It’s all very well harping on about the fact that the bathroom is one of the places in the home most susceptible to mold and, thereby, the importance of keeping it clean. But in real terms, what does this actually mean? Let’s break it down in an article dedicated to bathroom cleaning tips and tricks.
Cleaning may be the last thing on your mind after a nice relaxing bath, but if you want to keep limescale away rinse and dry it after every use. This should complement a regular cleaning routine with an all-purpose bathroom product to prevent dirt from accumulating. Repeat for basins, too. Have an enamel-coated cast iron or steel bath? Cleaning should be the same, ensuring you only use recommended products for the material (this goes for every surface in the bathroom); limescale here should be treated with either an equal parts solution of white vinegar and water, applied with a soft cloth, or a damp sponge dipped in bicarbonate of soda.
Sweep and mop with soapy water mixed with some bleach, paying particular attention to the areas around the bottom of the toilet as this area is notoriously dirty. Use a wet paper towel to collect dust and hairs – usually clustered in the corners of the room.
A popular hub for mold, use a fungicidal bathroom spray regularly to prevent regrowth or go natural with a paste made up of three parts bicarbonate of soda one part water.
It can be tempting to just clean around things like your soap dish and toothbrush holder, but moving them away properly so you can reach every inch of the surface is vital in combatting dirt, grime and mold.
Leave the door, window and/or curtain open after showering to combat the humidity that encourages mold to grow. Nylon shower curtains can be put in the washing machine and should be done every month to stop mildew build up, whilst other materials should be hand washed. Pay special attention to folding shower screens – especially around the hinges. Use a descaler on the showerhead once a month, scrubbing with a toothbrush. (Top tip: An old toothbrush, applied with a small amount of bleach or other cleaning product is great for all areas in the bathroom as it can get into tiny nooks and crannies.) If you find that it is particularly clogged up, you can remove it and soak in a mixture of vinegar and water overnight. Wet tiles should be wiped to stop watermarks from forming whilst the shower tray should be scrubbed with an all-purpose bathroom cleaner.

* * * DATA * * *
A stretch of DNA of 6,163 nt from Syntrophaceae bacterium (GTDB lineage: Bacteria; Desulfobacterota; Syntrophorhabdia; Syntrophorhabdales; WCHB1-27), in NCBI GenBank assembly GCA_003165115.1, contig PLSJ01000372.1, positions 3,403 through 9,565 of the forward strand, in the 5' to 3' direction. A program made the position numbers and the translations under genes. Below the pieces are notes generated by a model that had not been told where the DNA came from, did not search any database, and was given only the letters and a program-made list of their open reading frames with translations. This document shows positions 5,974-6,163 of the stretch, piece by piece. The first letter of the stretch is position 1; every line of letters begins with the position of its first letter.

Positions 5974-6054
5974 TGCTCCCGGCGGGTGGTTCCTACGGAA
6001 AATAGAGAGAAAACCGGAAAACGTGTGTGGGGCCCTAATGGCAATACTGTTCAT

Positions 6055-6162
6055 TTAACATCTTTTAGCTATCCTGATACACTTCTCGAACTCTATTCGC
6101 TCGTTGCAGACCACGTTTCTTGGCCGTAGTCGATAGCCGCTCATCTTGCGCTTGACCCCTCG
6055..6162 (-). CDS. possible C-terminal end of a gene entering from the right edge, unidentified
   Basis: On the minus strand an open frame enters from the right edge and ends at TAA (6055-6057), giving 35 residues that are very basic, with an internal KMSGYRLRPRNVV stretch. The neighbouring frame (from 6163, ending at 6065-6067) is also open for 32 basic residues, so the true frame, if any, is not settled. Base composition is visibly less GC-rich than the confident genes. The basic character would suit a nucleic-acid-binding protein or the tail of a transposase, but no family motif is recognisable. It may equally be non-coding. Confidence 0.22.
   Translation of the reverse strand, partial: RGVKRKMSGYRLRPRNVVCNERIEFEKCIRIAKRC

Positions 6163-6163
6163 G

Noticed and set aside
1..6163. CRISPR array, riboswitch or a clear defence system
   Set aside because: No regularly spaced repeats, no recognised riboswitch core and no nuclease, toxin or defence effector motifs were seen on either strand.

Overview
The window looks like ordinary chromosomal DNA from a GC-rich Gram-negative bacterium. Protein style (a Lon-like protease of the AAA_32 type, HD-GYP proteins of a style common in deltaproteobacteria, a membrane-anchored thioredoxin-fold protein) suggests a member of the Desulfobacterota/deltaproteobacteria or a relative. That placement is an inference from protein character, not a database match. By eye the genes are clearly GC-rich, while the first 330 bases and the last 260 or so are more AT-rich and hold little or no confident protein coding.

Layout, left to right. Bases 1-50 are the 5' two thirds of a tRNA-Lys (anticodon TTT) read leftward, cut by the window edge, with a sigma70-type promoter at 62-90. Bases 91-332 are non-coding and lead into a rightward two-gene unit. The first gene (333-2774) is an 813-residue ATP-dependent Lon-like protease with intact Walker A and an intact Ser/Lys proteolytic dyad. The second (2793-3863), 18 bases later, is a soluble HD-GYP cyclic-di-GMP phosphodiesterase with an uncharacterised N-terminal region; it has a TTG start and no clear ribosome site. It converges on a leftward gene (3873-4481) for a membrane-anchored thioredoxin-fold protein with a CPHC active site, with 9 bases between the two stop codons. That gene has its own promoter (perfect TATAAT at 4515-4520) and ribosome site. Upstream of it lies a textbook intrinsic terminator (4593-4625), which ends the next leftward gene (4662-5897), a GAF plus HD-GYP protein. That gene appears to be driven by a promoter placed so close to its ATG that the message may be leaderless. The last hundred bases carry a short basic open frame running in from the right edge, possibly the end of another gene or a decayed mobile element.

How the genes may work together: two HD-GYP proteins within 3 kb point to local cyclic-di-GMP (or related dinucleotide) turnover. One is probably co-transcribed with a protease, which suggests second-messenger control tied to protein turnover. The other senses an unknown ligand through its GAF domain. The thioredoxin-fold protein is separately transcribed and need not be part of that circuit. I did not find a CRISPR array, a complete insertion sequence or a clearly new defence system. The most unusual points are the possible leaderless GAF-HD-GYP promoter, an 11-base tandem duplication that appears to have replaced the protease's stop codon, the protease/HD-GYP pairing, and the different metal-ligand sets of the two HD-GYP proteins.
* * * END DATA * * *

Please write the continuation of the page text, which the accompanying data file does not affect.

Wipe and buff taps after every use and clean regularly with washing-up liquid.
Use a toilet brush and cleaner with added disinfectant, paying particular attention under the rim. Wipe the outside of the bowl and the cistern with an all-purpose bathroom cleaner, making sure you don’t neglect the flush as this harbors lots of bacteria. Coat the inside of the bowl with an acidic cleaner, taking special care to work from the inside rim as it will then drop down to cover the entire surface. Washing soda will clear limescale from inside the bowl and should be sprinkled in and scrubbed with the toilet brush, left to soak overnight and flushed in the morning. For a greener alternative, a tablespoon of baking powder into a mixture of white vinegar and water works wonders, too. As for toilet brushes – probably the cesspit of grime in the whole house – make sure you clean these at least once a week with a mixture of hot soapy water and a few drops of bleach. Even better – keep it standing in bleach at all times. Treat yourself to a new one every year – excuse the pun but you can really, er, ‘splash out’ on this one!
Walls, windows and ceilings
If you find mold on any of these surfaces, spray with a disinfectant and let it rest for a couple of minutes before scrubbing. Keep windows open as much as possible and fans ventilated to discourage the growth of mold. For some extra reading on ventilation, check out our article on the benefits of a clean bathroom exhaust fan.
And finally …
We couldn’t let this article pass without a reference to cross-contamination between the bathroom and kitchen. As spokesperson from catering company, Nisbets, explains, you should “separate cleaning equipment by area and use, ensuring you don’t mop the kitchen floor with the same mop as the toilet floor”.
So, before you Google a professional bathroom cleaning service, why not give it a go yourself? You never know, you might even enjoy it!
Any tips you swear by that we’ve missed? Let us know in the comments below!